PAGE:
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What is the pochade box and how to find out if I need it?

Hi there friends and fellow artists! If you are just beginning your way as a plein air painter, maybe this post will be helpful to you to pick the right equipment. I would like to share my thoughts about the pochade boxes and plein air easels and will dive into a bit of history of its evolution.

So the pochade box is about the pochade, which is a French word for a small outdoor oil sketch. And the box is something to hold and carry the sketch. It also could contain materials and instruments, but as I will show later in this post, it is quite optional.

The one of the first painters to work outdoors was Eugene Boudin. He was the predecessor of Impressionists, who then became the true adherents to plein air painting. Unlike the Romantic artists who tend to idealize nature, Boudin seeks for its common beauty and freshness that could be depicted only en plein air. He was a man of clear mind and knew how to convey his thoughts and feelings in simple language. Everything that is painted on the spot, he said to Claude Monet, is always distinguished by strength, expressiveness and liveliness of the brushstroke.

There were some artists who felt just like Boudin, so in the middle of 19th century the french easel was invented. This easel was build around the simple idea of taking a part of an artist’s workshop to some remote spot, be it outdoors or some other location.

Such easels are produced today and has little changes since Boudin’s times. French easels are mainly used by today’s impressionists – people who want to finish the whole big painting outdoors. They spend much paint and solvent, need a lot of brushes and materials to always be at hand. So the built-in boxes within the easel are quite handy. On the other hand, they need to deal with all this weight to carry to and from the spot. And probably not once, but many times, because the light is changing and there is a limited time one could work on a given scene.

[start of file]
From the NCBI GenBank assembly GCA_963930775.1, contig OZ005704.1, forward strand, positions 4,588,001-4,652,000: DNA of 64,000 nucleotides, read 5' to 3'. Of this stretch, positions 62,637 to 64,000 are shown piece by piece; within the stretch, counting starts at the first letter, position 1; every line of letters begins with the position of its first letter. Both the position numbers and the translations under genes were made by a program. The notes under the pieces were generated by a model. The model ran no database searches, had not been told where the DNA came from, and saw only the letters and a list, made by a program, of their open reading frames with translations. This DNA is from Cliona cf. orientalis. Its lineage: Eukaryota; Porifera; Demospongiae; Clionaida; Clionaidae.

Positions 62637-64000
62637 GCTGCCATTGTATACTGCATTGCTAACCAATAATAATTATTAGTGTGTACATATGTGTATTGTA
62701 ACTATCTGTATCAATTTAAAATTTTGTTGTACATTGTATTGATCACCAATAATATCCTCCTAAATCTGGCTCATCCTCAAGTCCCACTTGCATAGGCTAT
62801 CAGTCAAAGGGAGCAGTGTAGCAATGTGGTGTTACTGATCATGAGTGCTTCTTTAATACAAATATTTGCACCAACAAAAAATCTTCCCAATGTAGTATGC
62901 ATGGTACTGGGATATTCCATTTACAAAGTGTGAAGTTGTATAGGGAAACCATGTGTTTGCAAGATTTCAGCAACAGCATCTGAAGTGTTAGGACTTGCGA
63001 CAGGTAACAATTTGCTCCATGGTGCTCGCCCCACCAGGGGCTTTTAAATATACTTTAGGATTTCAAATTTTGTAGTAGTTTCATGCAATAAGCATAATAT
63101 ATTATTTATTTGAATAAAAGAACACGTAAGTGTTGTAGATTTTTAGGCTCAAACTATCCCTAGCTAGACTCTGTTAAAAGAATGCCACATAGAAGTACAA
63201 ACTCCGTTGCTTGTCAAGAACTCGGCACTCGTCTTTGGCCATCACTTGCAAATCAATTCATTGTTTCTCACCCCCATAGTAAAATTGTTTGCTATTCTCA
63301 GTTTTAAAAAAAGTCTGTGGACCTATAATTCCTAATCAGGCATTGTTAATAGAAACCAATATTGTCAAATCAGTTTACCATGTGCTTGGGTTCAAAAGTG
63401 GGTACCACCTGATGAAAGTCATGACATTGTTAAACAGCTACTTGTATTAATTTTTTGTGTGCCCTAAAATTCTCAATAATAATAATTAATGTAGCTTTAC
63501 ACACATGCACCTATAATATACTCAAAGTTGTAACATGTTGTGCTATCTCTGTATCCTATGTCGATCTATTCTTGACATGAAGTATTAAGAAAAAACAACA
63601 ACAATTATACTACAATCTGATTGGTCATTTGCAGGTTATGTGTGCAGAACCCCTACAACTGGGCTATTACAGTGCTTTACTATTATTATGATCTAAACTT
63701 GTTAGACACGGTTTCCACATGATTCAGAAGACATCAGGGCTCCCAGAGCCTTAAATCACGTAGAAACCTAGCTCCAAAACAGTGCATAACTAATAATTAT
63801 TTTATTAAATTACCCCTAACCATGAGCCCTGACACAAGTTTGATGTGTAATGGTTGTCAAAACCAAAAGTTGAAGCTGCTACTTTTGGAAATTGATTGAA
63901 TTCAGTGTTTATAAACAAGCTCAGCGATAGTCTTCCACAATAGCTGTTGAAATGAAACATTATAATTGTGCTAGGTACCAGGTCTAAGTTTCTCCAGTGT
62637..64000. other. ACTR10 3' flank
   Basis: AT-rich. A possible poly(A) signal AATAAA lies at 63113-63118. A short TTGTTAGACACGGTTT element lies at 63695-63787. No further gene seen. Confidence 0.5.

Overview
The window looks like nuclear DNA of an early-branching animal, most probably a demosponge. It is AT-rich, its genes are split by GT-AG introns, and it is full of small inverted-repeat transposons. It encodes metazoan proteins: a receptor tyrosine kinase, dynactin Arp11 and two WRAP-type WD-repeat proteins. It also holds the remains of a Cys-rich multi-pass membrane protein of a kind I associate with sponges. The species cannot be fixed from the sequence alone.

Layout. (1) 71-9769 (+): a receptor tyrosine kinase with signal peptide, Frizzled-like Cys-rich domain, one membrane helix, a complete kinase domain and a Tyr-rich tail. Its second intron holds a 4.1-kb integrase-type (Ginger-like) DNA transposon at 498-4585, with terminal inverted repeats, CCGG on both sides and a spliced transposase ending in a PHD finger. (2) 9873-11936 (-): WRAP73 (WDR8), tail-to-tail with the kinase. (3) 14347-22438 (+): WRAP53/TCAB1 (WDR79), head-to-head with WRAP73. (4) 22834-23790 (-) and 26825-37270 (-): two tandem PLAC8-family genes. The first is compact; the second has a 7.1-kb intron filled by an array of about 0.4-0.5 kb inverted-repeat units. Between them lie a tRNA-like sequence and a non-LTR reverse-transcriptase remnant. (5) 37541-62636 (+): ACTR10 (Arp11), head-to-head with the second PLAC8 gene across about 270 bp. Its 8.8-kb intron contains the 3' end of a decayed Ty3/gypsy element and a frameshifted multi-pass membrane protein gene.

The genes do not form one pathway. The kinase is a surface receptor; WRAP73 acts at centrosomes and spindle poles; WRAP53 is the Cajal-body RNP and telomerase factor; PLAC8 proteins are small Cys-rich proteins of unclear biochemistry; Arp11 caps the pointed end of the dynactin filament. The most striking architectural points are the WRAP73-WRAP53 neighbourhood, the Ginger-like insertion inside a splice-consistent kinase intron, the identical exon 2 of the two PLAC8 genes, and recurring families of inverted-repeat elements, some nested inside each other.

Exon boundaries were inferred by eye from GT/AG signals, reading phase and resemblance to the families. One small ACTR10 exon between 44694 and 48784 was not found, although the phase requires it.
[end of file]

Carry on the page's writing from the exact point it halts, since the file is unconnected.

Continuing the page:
Soon it become clear, for realist artists especially, that finishing the whole painting on the spot idea has disadvantages.

You see, it takes time to apply the paint, so there is a limitation of the size of painting for certain scenes. You can’t spend much time painting forest interior from life, same thing for dawn and dusk. It becomes a problem when you need a 40×80 inch painting .

You may also want to work with colour more. Or maybe you want to play with the scene, make an inspiration from it rather than correct colour. Or maybe you are just not skilled enough to finish the big canvas in 2 hours.

These reasons have led to the idea of using a pochade box. You can see the box owned by Tom Thomson to the left.

Thomson was a good example of painter who took an inspiration from the scene. He painted his emotions of seeing the scene, not the scene itself. In that case he is very close to the Van Gogh’s creativity to me.

He traveled for a long time, lived in the wilderness and I truly can’t imagine him carrying a heavy easel.

That’s how changing the view on painting changed the gear. Isaak Levitan was saying that small studies contain more truth than large ones. It is true even assuming that this “truth” thing is of course different for different artists.

There are a lot of pochade boxes at the market nowadays, but I think the purpose is still the same. The pochade box is after the colour studies, for those who go for a painting trips.

If you like to paint big outside, you will need an easel, not a pochade box. I think for panels larger than 15 inches you may start to struggle to paint with your lightweight setup because of the wind.

So here are some points of when you need a pochade box:

  1. You are a travel painter
  2. You want to paint fast changing scenes
  3. You want to be light on your feet
  4. You are a person with a disability
  5. You want to collect field studies to go for a big one at the studio
  6. You are a daily painter
  7. You are a fine art student
  8. You are sick of your french easel 🙂
Hope this helps
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Getting ready for a plein air session